Leo X (1513 – 1521): he was the son of Lorenzo de’ Medici (the Magnificent). He closed the Fifth Council of the Lateran. He is remembered for granting indulgences to those who donated to rebuild St. Peter's Basilica. He excommunicated Martin Luther (1521) and made Henry VIII ‘Defender of the Faith’. He extended the Spanish Inquisition into Portugal.
Adrian VI (1522 – 1523): the only Dutch pope; last non-Italian to be elected pope until John Paul II in 1978.
Clement VII (1523–1534) – born Guilio de Medici, he was the cousin of Leo X. During his reign Rome was plundered by imperial troops (1527). He forbade the divorce of Henry VIII from Catherine of Aragon and crowned Charles V as emperor at Bologna (1530). He ordered Michelangelo's painting of The Last Judgment in the Sistine Chapel.
Paul III (1534 – 1549): he convened the Council of Trent in 1545. It is to Pope Paul III that Nicolaus Copernicus dedicated “De revolutionibus orbium coelestium” (On the Revolutions of the Celestial Spheres). His illegitimate son became the first Duke of Parma. He decreed the second and final excommunication of Henry VIII. He appointed Michelangelo to supervise construction of St. Peter's Basilica in 1546.
The Council of Trent is the Nineteenth Ecumenical Council of the Catholic Church. It was convened three times between 1545 (by Paul III) and 1563 in the city of Trent as a response to the theological and ecclesiological challenges of the Protestant Reformation.
Marcellus II (9 April - 1 May 1555, 22 days) was the last pope to use his birth name as the regnal name.
Paul IV (1555 – 1559): established the Index of Forbidden Books. He ordered Michelangelo to repaint the nudes of The Last Judgment modestly.
Pius V (1566 – 1572): excommunicated Elizabeth I in 1570 and pope at the time of the Battle of Lepanto (1571).
Gregory XIII (1572 – 1585): he is best known for commissioning and being the namesake for the Gregorian calendar, which remains the internationally accepted civil calendar to this day.
Gregorian calendar: a modification of the Julian calendar, it was first proposed by the Calabrian doctor Aloysius Lilius, and was decreed by Pope Gregory XIII, for whom it was named, in 1582 via the papal bull “Inter gravissimas”. It was introduced in UK in 1752.
Sixtus V (1585 – 1590): excommunicated Henry of Navarre (future Henry IV of France).
Urban VII (15 - 27 September 1590): his thirteen (or twelve!)-day papacy was the shortest in history.
Leo XI (1 - 27 April 1605): He was called Papa Lampo ("Lightning Pope") because his papacy was so short (27 days).
Paul V (1605 – 1621) excommunicated the entire government of Venice and placed an interdict on the city in 1606.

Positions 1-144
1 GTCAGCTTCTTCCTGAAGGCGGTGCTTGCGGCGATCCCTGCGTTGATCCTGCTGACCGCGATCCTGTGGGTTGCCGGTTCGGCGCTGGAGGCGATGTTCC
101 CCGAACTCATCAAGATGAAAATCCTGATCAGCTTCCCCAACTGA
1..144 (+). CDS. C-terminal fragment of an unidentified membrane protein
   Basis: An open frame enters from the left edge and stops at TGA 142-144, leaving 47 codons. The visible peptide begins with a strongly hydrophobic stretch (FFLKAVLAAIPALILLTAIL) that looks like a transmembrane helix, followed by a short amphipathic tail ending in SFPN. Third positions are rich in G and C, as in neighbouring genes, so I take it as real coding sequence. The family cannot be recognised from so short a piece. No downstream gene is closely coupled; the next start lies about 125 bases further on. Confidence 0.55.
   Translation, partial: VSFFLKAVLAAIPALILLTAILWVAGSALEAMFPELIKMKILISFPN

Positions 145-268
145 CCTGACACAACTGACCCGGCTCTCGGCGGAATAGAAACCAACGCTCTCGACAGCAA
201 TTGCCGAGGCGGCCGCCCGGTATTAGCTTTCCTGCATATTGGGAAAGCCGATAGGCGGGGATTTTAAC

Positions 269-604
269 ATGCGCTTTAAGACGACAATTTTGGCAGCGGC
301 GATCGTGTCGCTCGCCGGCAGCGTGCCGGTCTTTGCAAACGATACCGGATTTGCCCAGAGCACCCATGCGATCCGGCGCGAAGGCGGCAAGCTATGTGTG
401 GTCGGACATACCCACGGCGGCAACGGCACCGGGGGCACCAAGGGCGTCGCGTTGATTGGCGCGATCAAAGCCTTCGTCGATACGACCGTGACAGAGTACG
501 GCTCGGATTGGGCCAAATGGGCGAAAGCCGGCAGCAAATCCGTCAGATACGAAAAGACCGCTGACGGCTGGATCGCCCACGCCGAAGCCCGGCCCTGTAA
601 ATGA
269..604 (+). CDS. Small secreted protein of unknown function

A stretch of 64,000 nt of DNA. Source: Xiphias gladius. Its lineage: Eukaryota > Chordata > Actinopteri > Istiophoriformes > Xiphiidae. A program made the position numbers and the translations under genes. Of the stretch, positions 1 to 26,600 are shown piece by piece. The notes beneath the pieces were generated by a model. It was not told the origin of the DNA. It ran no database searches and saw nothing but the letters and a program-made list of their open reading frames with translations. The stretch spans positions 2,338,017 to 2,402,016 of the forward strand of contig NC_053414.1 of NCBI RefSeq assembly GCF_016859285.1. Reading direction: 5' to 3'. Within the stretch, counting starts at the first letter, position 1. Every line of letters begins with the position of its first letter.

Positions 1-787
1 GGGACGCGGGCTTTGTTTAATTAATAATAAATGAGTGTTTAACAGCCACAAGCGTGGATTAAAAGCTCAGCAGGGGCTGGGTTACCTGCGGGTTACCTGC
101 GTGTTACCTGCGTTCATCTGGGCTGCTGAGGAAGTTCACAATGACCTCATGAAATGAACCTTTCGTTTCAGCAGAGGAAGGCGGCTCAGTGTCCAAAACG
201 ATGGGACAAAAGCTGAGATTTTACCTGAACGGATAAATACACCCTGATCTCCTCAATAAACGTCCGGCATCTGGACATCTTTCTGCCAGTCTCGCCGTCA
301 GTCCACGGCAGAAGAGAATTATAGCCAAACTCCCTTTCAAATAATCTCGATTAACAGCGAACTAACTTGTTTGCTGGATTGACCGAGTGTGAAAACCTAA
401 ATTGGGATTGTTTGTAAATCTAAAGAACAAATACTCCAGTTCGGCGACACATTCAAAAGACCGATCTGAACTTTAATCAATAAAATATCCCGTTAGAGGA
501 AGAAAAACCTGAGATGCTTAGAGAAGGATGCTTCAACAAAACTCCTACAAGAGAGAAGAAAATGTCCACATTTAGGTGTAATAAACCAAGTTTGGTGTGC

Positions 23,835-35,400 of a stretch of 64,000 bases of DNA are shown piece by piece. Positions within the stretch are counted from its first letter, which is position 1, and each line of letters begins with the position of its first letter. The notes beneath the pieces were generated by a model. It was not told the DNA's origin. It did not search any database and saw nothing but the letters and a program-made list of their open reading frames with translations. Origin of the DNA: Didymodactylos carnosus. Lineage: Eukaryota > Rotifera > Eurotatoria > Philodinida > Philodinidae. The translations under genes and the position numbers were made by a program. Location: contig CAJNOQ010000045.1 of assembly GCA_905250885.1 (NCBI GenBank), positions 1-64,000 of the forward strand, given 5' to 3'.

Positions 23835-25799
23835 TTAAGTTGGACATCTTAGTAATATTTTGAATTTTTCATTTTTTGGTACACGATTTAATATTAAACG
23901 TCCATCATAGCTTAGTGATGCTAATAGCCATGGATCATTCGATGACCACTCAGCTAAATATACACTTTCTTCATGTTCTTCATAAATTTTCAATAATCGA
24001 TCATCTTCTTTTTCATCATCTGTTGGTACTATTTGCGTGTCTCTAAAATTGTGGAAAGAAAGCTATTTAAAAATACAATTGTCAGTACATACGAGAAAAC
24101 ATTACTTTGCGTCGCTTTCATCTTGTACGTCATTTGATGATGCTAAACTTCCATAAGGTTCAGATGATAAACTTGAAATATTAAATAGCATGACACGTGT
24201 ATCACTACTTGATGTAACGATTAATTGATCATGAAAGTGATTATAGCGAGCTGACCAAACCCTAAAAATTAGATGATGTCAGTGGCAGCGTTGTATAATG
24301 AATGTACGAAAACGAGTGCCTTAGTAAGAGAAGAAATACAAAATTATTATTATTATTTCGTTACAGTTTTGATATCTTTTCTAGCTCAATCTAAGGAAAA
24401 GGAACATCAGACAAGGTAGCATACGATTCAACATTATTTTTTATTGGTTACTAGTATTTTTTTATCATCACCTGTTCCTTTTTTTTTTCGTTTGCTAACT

Urban VIII (1623 – 1644): he was the last pope to expand the papal territory by force of arms. He was also involved in a controversy with Galileo and his theory on heliocentrism and put him on trial. He was a patron of Bernini and the founder of Sisters of Mercy.
Innocent X (1644 – 1655): the subject of “Portrait of Innocent X”, a famous painting by Diego Velázquez which inspired the "Screaming Pope" paintings by Francis Bacon.
Clement X (1670 – 1676): Canonized the first saint from the Americas: Saint Rose of Lima (1671).
Innocent XI (1676 – 1689): Believed to have secretly funded William III's Glorious Revolution to overthrow James II (James supported Louis XIV who was continually at loggerheads with the Papacy).
Clement XI (1700 – 1721): authorized excavations of the Roman catacombs. He was of Italian and Albanian origin.
Benedict XIII (1724 – 1730): originally called Benedict XIV due to the antipope but reverted to XIII. He repealed the worldwide tobacco smoking ban set by Urban VII and Urban VIII.
Clement XII (1730 – 1740): commissioned the Trevi Fountain (1732).
Clement XIII (1758 – 1769): provided the famous fig leaves on nude male statues in the Vatican.
Clement XIV (1769 – 1774): he is best known for his suppression of the Society of Jesus.
Pius VI (1775 – 1799): he condemned the French Revolution; expelled from the Papal States by French troops from 1798 until his death one year later in Valence.
Pius VII (1800 – 1823): present at Napoleon's coronation as Emperor of the French (where Napoleon crowned himself). He was expelled from the Papal States by the French between 1809 and 1814. Restored the Jesuits (see Clement XIV above).
Pius IX (1846 – 1878): he was the longest-reigning elected pope in the history of the Catholic Church – over 31 years. During his pontificate, he convened the First Vatican Council (1869–70), which decreed papal infallibility, but the council was cut short due to the loss of the Papal States, which fell completely to the Italian army in 1870 and were incorporated into the Kingdom of Italy. After this, he was referred to – chiefly by himself – as the "Prisoner of the Vatican".
The most famous for the Marian apparitions of Our Lady of Lourdes is said to have occurred in 1858 to Bernadette Soubirous.
Leo XIII (1878 – 1903): Pope at the turn of the 20th century.
Pius X (1903 – 1914): canonised in 1954